Monday, April 16, 2012

Paris to Ancaster 60k - April 15th, 2012

I've said it before and I'll say it again: a triathlete doing a bike race is like bringing a rubber chicken to a swordfight - you're definitely not going to win, but you're almost sure to get some laughs.

This qualifies as a "beautiful day" for P2A.

Inauspicious beginning - the rain just kept getting harder as we got closer to Paris, and I spent most of the time between arrival and the start hiding in the car and drinking my pre-race cafe mocha. They were calling for a possibility of thunderstorms around noon, but it was already 14c and would climb to 20c by the time the race was over, at which point it would clear up and be a lovely day. Further proof that race director Tim Farrar special-orders rain for race day!

About to head to the start.

I decided to go with pretty minimal kit - merino wool short-sleeve base layer, merino wool socks, bibs, knee warmers, short-sleeve jersey with arm warmers, a tech fabric cycling cap and my mountain bike gloves. I hemmed and hawed about adding my vest, but decided against it as I didn't want to be too warm and wouldn't have a pocket big enough to ditch it. As I tweeted after running into a friend and discussing apparel choices, "#P2A resembles the red carpet in Hollywood: everyone just talks about what they're wearing."

Ran into Jon from the Hub and Trevor, with whom we've rode a few times.

I also dropped my tire pressures from their usual 85psi (for road and rail trail; the max for the tires I'm using)  to a more traction-friendly 47psi. I knew I'd be dealing with a lot of mud, and my bike handling skills leave a lot to be desired! To make things even more interesting, I discovered that the centre nubs on my rear tire were showing significant wear; perhaps I should've looked into this sooner, as it looked like I was going to have some issues. Nothing to be done then, though, so I mounted up and found some more friendly faces on the way to the start corral - we chatted a bit while the first two waves went off, then lined up to get after it. Zero warmup other than schluffing up to the start.

Blowing my soigneur one last kiss before the gun.

The rain was coming down pretty well as we set off, and the rail trail on which you ride the first 6 or 7 kilometers had a slick of water on top. I was immediately coated with spatters of mud from both my wheels and those that I followed - the trail bottlenecks the hundreds of riders in each wave, so you're constantly looking for space to make a pass. I managed to make my way through quite a number of riders, and bridge up a couple of packs. I was rolling really well on the rail trail (when I had space), and feeling reasonably confident even in the muddy spots; the tire pressure seemed to be bang on and I was pretty comfortable.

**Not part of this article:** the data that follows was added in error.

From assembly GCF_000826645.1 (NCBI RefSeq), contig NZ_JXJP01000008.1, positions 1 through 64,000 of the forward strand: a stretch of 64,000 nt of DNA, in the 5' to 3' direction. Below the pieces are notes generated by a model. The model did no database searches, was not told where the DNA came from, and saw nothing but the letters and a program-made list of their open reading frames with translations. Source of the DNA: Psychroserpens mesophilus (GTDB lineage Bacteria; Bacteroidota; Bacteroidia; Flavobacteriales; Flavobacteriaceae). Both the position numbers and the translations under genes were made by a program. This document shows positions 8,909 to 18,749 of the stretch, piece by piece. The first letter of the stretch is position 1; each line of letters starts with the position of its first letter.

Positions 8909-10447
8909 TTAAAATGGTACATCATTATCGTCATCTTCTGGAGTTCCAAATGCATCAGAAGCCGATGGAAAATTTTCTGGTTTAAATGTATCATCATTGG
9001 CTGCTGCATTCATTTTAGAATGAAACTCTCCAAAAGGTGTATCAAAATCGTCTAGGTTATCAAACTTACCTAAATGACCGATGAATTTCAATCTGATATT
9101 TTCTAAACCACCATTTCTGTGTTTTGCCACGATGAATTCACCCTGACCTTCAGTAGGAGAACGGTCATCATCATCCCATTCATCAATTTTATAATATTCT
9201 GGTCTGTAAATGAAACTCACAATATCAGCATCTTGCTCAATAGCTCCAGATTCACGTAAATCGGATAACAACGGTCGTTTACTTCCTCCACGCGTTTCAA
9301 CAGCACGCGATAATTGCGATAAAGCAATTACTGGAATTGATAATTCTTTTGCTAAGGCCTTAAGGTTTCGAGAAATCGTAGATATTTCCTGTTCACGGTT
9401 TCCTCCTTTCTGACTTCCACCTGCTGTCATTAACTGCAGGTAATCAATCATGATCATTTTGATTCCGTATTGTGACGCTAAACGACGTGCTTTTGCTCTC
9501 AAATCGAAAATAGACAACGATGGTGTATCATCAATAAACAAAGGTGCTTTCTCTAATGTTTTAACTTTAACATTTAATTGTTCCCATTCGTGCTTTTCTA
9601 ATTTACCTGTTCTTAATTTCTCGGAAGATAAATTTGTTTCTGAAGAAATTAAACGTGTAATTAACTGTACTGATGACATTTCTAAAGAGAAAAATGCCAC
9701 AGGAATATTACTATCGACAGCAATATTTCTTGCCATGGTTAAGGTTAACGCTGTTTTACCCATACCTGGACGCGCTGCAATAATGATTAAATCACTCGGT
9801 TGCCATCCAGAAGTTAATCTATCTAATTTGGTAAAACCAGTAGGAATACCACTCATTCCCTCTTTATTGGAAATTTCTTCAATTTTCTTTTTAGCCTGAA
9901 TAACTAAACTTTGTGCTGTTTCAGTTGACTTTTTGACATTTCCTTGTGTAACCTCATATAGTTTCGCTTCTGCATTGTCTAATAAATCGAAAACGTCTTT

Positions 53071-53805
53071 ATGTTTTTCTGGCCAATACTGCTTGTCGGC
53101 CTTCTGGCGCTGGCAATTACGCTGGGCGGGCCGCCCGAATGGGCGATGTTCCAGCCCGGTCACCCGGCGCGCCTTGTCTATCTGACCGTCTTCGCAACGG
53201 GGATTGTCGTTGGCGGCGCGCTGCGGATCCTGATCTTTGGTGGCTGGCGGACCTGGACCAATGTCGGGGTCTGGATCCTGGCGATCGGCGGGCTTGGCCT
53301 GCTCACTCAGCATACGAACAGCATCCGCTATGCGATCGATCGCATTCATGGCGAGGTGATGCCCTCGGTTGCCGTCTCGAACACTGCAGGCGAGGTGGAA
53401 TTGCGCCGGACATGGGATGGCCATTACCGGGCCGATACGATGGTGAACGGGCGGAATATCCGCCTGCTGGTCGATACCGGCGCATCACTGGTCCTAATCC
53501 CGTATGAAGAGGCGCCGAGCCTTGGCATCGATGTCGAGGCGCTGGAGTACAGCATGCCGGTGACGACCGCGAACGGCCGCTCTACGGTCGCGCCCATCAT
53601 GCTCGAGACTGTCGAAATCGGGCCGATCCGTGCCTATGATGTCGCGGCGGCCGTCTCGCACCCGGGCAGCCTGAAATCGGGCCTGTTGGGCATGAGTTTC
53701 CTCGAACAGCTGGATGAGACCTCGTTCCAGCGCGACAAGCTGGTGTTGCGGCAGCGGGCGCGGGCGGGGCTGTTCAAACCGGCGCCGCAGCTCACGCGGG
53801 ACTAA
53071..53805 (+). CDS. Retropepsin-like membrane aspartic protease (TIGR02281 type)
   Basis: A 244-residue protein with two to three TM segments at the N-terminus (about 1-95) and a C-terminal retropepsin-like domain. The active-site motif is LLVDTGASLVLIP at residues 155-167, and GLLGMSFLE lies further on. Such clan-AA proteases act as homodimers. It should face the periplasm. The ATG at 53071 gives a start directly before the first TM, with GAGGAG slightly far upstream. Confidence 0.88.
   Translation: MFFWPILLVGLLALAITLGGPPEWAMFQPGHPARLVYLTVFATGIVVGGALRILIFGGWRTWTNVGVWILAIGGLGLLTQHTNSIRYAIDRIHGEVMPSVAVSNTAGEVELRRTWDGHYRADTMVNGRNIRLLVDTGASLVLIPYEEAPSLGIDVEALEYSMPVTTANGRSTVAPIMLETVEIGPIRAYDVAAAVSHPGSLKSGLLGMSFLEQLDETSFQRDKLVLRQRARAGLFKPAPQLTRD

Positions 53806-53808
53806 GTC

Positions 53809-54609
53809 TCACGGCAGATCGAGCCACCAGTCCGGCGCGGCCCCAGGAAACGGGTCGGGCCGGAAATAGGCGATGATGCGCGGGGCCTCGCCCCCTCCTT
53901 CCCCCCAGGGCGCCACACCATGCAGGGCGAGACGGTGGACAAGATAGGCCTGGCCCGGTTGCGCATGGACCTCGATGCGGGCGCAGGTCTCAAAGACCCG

Top of the fire road - where we stopped last year to let Tank remove his toe covers.

We made the turn onto the fire road and the rear wheel broke loose almost immediately on the wet stones, but I managed to stay upright and merely stepped off my bike. I walked this hill last year, and it looked like I'd be walking again this year. No big deal; it's a long day, and I knew it wasn't the last time I'd be dismounting. After snapping this pic I re-mounted and rode on until we hit the first stretch of mud off McLean School Road, where the wheel-jamming mud I remembered from last year reared its head. My drivetrain also started to sound like crap, which is typical of the P2A experience.

Almost everyone is walking, including me.

Not as terrified as I look - just out of breath.

When I say wheel-jamming mud, I really mean it - I remembered it from Charlie's Farm at about the 50km point last year, but I was only 10km or less in and already the wheels were sticking solid every 30 yards! I found a small chunk of stick to help me poke the mud out and dubbed it my Paris Ancaster Specialty Tool, then stuck it in my jersey pocket for the next time I needed it. I also tossed back a tangerine eLoad gel to supplement the bottle with 2 scoops of eLoad endurance formula I'd been sipping, washing it down with water. My bottles and the gel pack were covered in mud, though, so it wasn't the most pleasant experience.

This is why you need a P2A Specialty Tool - that wheel won't move.

Up until it became impossible to ride, though, I'd actually been rolling through the mud much more confidently than last year. Some time spent on my mountain bike in 2011 improved my handling skills a bit, not to mention last year's P2A experience, and the lower tire pressure was working well. Things were still quite sketchy, but I developed a little mantra that helped me immensely: "eyes up, light on the pedals". As long as I kept looking where I wanted to go and just kept the wheels rolling along, I managed to straggle through.